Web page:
Ramesh Balsekar (1917 – 27/9/2009)

Lila, a Dharma teacher  from Jerusalem, who paid regular visits to Mumbai to listen to the teachings of Ramesh Balsekar, the wonderful Advaita teacher, has emailed me to let me know that Ramesh passed away peacefully a few days ago on Sunday morning of September 27. He was 92 years old.

In the true spirit of service, Ramesh-ji gave satsang daily in his home every morning, year in and year out, in a gracious, kindly and insightful way. He welcomed one and all sharing profound Advaita (non-dual) teachings offered without charge.  “No one is invited, and everyone is welcome,” he would tell seekers.

A former student at the London School of  Economics, bank president and family man, Ramesh came into contact with Sri Nisargadatta Maharaj (“I am That”) in Mumbai in 1977 when he retired. Within a few months, Sri Nisargadatta invited Ramesh to be his translator for the growing number of Westerners. In 1982, his guru encouraged Ramesh to lead satsang having recognised the authenticity of his realisations.

Ramesh was fond of saying: “”What is the Ultimate Understanding?” He would answer his question by saying, “That there is no one to understand anything.”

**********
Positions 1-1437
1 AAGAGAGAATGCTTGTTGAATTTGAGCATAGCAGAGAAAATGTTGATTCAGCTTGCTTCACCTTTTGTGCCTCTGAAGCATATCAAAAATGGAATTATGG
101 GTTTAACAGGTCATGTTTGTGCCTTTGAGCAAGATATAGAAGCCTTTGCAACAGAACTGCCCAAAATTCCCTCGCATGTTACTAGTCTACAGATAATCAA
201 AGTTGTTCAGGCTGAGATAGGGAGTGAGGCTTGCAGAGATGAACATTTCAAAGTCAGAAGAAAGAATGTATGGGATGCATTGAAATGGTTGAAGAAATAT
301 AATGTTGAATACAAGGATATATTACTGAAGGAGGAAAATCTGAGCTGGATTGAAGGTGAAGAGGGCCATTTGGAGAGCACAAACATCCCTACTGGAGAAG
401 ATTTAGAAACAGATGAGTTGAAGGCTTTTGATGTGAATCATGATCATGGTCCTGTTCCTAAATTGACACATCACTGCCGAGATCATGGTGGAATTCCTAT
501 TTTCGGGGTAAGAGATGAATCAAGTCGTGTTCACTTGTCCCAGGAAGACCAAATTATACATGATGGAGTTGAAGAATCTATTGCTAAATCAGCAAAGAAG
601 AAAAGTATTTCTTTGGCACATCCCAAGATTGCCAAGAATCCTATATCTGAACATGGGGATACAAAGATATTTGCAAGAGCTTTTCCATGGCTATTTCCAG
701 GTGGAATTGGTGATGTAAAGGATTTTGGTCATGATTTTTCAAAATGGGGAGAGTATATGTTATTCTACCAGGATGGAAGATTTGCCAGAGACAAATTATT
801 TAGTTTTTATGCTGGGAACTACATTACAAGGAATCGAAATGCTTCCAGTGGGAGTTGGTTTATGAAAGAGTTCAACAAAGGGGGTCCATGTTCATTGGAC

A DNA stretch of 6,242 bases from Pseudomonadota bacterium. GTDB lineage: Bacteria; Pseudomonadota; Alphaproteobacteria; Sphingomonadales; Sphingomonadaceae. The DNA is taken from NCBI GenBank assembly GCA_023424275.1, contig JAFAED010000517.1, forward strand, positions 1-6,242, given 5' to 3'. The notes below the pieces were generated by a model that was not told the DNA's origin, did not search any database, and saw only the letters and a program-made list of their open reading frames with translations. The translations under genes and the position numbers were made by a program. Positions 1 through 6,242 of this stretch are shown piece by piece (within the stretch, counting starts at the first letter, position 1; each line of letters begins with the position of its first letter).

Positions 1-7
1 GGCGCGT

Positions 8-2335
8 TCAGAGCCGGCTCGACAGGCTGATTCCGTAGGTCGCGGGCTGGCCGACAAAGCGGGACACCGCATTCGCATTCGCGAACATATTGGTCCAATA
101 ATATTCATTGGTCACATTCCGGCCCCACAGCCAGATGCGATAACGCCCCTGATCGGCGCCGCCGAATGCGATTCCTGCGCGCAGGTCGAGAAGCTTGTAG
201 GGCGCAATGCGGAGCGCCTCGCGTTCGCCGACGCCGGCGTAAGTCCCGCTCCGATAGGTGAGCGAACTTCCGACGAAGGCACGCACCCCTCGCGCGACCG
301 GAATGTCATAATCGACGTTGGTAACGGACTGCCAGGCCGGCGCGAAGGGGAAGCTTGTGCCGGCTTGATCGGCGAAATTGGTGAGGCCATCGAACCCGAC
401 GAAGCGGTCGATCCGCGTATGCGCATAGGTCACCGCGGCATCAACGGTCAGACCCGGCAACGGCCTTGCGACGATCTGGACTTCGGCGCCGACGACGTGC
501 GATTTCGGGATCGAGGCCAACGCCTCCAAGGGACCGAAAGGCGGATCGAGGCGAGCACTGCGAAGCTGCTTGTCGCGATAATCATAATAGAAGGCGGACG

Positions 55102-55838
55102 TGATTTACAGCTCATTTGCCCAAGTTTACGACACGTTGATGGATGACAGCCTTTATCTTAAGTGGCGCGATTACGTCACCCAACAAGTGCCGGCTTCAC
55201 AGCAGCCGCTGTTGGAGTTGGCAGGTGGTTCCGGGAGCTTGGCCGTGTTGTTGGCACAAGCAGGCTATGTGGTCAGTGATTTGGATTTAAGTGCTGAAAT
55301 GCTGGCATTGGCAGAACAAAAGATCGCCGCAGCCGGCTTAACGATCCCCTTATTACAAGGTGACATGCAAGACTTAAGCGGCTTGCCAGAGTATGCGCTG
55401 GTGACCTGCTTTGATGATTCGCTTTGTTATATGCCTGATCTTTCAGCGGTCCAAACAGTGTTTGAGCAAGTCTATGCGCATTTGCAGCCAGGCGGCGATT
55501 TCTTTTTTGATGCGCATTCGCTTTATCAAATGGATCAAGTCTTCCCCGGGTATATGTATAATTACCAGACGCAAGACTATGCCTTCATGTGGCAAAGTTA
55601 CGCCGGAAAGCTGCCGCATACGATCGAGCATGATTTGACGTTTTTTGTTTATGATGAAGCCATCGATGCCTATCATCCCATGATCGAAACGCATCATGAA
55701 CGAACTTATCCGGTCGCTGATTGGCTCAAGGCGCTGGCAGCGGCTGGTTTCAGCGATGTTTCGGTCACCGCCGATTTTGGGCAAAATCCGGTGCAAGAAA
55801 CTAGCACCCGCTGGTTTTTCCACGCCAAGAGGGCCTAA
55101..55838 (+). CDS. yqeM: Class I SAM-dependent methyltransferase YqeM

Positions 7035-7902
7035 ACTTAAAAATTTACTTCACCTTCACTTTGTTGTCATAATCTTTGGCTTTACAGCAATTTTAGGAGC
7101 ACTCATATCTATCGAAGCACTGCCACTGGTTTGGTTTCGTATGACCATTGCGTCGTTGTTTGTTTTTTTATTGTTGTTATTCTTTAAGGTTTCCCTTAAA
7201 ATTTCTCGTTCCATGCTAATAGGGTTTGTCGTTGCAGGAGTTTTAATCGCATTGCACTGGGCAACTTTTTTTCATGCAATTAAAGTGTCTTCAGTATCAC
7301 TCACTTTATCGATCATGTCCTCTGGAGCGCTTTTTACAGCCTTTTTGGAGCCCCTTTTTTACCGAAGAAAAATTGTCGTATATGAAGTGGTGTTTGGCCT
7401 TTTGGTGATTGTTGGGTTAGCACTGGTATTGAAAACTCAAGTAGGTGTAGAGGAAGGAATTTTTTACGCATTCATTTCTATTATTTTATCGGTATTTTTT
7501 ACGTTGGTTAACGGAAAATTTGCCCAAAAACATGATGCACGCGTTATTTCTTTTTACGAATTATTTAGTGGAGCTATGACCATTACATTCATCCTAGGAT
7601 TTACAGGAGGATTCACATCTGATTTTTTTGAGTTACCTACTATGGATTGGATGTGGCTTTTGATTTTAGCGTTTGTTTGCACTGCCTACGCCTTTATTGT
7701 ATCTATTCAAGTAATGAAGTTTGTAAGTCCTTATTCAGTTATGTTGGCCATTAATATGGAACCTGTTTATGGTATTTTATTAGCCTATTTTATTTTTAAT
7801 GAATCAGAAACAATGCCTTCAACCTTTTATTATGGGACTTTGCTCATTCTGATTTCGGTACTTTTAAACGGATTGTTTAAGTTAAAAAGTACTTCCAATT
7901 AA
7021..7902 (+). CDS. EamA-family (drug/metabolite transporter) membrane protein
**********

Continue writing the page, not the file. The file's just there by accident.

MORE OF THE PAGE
As with many other spiritual teachers, he quietly attended to matters when certain stories about him did the rounds for a short period.  He continued offering teachings from his home.

His spiritual wisdom, warmth and kindness endeared him to visitors. I encouraged many Dharma friends to go to listen to him.  In his last book, Enlightened Living, he wrote:

“You cannot be enlightened because there is no one to be enlightened.

There is noone to love and no one to hate.

There is noone to be grateful and no one to forgive

There is nothing to be attained, nothing to be lost;

There is nothing to be practised, nothing to be cultivated,

There is nothing finished and nothing unfinished.

Pleasure is enjoyed. Pain is suffered. Let life flow.

Let enlightenment happen.”

Here is a teaching free from the constraints of the concepts of the doer, doing and the done and the personal story that we grasp onto as reality.

A couple of years ago, Ramesh kindly sent copy of the book over to me with a short message inside “For Christopher, Much affection and love. Ramesh S. Balsekar. 1/1X/07.”  A very sweet gesture. I actually had the book in my hands here at home on the day he died.

India needs a new generation of Advaita teachers accessible on a daily basis.

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